Although not presented in the Results section, pH of the rainwater was distributed unevenly between 3.6 and 7.0, but was approximately constant over the three measurements in each household; we observed no obvious correlations between heterotrophic cell counts and PCR-positivity for Legionella. Variations in pH of rainwater in household storage tanks probably depend on the amount of automobile emissions and the quality of roofs, walls and other building materials.
Legionella species are known to infect the trophozoite form of free-living amoebae and to replicate intracellularly at temperatures over 25°C . In contrast, at temperatures below 20°C, Legionella species are actively digested by amoebae and eliminated from them. The temperatures during the investigation periods of June and August were mostly over 20°C; we measured comparatively higher temperatures in August. Therefore, at least during this period, we consider that atmospheric temperatures probably did not influence detection of Legionella.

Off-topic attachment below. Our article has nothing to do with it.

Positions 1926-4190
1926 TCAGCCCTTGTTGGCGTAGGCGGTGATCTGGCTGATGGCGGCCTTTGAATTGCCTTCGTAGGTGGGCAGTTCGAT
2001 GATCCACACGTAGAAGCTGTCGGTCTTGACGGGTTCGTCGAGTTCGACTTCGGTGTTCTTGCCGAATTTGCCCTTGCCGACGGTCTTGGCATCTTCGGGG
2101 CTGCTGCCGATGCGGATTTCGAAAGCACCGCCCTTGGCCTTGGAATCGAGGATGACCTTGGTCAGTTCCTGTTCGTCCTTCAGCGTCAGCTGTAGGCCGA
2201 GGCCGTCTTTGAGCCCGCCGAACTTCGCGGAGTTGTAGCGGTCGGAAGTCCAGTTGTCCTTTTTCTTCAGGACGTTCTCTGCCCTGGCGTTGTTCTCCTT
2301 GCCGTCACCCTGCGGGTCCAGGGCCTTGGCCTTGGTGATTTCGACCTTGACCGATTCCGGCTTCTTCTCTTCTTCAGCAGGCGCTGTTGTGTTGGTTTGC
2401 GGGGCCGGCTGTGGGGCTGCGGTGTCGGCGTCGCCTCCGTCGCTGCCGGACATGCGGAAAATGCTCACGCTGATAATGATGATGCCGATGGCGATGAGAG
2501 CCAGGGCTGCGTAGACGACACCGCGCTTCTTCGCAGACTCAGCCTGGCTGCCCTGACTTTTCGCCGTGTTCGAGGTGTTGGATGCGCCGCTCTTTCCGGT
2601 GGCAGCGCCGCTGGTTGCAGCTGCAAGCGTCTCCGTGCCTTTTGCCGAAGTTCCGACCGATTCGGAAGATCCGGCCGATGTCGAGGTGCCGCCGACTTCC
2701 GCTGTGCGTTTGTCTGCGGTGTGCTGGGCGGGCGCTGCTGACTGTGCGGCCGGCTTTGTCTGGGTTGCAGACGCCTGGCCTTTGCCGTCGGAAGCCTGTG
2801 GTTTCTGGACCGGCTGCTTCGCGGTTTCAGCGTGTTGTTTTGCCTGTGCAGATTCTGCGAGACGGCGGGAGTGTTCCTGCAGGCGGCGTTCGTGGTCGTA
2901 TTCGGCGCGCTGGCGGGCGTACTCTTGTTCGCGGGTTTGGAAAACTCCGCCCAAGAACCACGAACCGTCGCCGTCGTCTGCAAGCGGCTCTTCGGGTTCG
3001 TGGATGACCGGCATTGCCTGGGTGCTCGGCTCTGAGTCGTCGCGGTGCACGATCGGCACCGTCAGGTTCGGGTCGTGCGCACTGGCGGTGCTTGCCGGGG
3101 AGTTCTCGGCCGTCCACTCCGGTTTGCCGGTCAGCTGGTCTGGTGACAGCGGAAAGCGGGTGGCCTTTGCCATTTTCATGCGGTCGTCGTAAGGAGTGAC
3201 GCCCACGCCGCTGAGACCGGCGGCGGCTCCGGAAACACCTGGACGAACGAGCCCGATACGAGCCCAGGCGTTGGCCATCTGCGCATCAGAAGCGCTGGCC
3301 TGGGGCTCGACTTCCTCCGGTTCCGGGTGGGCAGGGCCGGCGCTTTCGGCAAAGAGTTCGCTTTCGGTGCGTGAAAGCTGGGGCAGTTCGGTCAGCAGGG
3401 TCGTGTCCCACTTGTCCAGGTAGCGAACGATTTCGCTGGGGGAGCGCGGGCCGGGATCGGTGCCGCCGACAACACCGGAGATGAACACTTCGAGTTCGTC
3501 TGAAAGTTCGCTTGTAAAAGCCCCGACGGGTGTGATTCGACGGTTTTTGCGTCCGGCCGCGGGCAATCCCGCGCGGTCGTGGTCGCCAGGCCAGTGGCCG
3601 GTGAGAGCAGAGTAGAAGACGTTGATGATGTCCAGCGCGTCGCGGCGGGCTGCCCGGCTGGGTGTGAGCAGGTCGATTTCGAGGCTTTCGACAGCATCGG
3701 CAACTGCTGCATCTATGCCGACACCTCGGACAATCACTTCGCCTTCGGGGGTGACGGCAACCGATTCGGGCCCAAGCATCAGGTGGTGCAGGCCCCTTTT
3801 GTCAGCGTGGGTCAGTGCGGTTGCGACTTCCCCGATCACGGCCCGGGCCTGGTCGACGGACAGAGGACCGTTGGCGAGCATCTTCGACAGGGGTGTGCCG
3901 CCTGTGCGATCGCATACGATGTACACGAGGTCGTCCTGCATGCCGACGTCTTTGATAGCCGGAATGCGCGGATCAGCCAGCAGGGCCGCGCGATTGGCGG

Identification of indicator microorganisms or other measureable indicators of Legionella pollution is desirable. We attempted to examine the relationships between our findings and the presence of Legionella. We found that both the number of heterotrophic bacteria in rainwater tanks and COD values appeared to correlate with the presence of Legionella species during the period between June and October.